“Quality of Life” Policing In New York City and its surrounding boroughs, racial profiling and police brutality have been institutionalized through a series of “quality of life” programs enforced by the New York City Police Department (NYPD). These purported “anti-crime” programs are based on a theory of “zero tolerance” for even minor offenses. Under the guise of improving the quality of life of residents, the police sweep the streets, wielding significant discretion in stopping, searching, ticketing and arresting individuals for minor offenses such as “loitering” “disorderly conduct” and other vaguely worded offenses. In 2002 the NYPD initiated “Operation Impact,” a program flooding city streets in areas primarily populated or used by communities of color with uniformed police officers. As of late 2005, Operation Impact had led to 20,000 arrests and issuance of 335,000 summonses in “Impact Zones.” These initiatives, while increasing city revenues, fail to combat the real causes of crime such as economic inequity, lack of access to resources and institutionalized racism.
“Quality of life” policing creates a hostile environment where youth of color, homeless people, and street vendors, among others, are harassed, intimidated, stopped, and searched on a daily basis, where women of color are frequently subject to sexual harassment by the police, and poor residents are displaced and communities are transformed in terms of race and socio-economics. As is the case in the context of policing tactics used in the “war on drugs,” the “war on terror,” and policing of protests, racial profiling and police brutality against people of color in New York City is facilitated by “quality of life” policing. For instance, lesbian, gay, bisexual, and transgender (LGBT) youth of color are particularly targeted by “quality of life” policing in neighborhoods such as Chelsea and theWest Village due to police perceptions rooted in both racism and homophobia, as well as homelessness often resulting from rejection by their families.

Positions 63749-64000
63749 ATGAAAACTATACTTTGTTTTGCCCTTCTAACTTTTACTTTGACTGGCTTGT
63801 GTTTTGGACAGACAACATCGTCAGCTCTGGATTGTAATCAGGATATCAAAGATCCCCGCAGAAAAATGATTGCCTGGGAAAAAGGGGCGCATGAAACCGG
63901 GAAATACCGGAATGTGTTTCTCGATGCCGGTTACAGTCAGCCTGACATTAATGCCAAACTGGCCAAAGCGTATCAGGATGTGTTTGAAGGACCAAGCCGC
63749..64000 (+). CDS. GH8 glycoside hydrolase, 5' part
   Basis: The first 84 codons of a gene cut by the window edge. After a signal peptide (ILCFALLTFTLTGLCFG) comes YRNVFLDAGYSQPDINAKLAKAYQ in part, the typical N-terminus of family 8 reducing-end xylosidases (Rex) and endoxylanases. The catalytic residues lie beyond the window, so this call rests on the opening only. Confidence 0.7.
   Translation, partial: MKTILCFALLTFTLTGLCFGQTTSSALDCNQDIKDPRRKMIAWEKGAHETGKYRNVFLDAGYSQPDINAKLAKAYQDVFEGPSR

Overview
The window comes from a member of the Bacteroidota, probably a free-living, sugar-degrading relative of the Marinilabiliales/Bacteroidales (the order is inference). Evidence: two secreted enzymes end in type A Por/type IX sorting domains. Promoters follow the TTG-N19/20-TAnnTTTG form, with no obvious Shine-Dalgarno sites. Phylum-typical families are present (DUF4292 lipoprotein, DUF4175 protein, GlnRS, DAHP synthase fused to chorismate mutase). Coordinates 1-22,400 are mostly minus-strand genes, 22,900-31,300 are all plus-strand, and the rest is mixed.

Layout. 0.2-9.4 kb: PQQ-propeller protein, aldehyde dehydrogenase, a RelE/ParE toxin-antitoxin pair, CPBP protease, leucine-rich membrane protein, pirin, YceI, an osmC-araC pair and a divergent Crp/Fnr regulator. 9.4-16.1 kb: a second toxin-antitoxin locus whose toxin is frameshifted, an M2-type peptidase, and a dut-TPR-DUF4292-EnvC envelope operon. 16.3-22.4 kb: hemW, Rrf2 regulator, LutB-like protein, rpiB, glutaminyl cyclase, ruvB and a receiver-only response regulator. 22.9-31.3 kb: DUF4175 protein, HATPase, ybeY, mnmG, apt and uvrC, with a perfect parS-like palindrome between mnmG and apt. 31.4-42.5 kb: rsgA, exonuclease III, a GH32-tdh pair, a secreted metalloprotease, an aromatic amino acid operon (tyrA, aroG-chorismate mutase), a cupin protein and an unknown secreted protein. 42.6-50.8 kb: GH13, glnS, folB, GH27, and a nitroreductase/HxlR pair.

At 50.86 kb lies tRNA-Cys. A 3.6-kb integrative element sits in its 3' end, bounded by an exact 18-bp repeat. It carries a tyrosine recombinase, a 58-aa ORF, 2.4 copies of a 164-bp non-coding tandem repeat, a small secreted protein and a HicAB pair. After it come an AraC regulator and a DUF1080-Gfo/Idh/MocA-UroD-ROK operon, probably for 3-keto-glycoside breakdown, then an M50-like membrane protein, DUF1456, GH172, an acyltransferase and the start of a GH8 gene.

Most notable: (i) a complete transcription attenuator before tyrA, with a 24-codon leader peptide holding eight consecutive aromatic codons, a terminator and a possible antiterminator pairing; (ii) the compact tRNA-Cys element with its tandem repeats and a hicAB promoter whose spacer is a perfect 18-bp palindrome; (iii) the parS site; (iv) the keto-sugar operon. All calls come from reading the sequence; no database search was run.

Racial Profiling in New York City
The most recent NYPD data confirms that the police disproportionately target New Yorkers of color for stops and frisks. In 2006 alone, the NYPD stopped, questioned and/or frisked over 508,540 people, a 500% increase over the previous year. Over 80% of those stopped and frisked were Black or Latino/a, even though these groups make up only 53.6 % of the NYC population. Only 10% of stops led to summonses or arrests, thereby undermining any claim that racial disparities in stops and frisks are the result of differential rates of involvement in criminal activity rather than race-based policing practices. The number of stops are increasing, as well. From January through March of 2008, the NYPD stopped, questioned and/or frisked over 145,098 individuals. This is the highest number of stops in any quarter ever reported by the NYPD. As noted by The New York Times: “If the numbers for the first quarter of 2008 continue apace, the Police Department could end the year with about 600,000 street stops.”
The RAND Corporation recently released the results of an analysis of the NYPD’s stop and frisk data based on the NYPD’s electronic database which is not available to the public. The racial disparities uncovered by the RAND study are even more substantial than those based on publicly reported figures – the overwhelming majority (89%) of people stopped by police in 2006 was people of color. According to the report 53% of those stopped were Black, 29% Latino/as, 11% white and 3% Asian. When stopped, 45 % of Blacks and Latino/as were frisked, compared to 29% of white suspects, even though white suspects were 70% more likely than Black suspects to have a weapon.
For example, in October 2006, NYPD Captain Michael Vanchieri, ordered his officers to stop and frisk “all Black males” at a Brooklyn subway station. His rationale for doing so was simply: “they have no reason being there.” The fact that an NYPD Captain felt empowered to issue such a command demonstrates that the NYPD, while claiming that it is the only police department nationally to have banned racial profiling, continues to not only implicitly tolerate the practice but mandate that its officers use race as a determinant supporting conducting stops and frisks.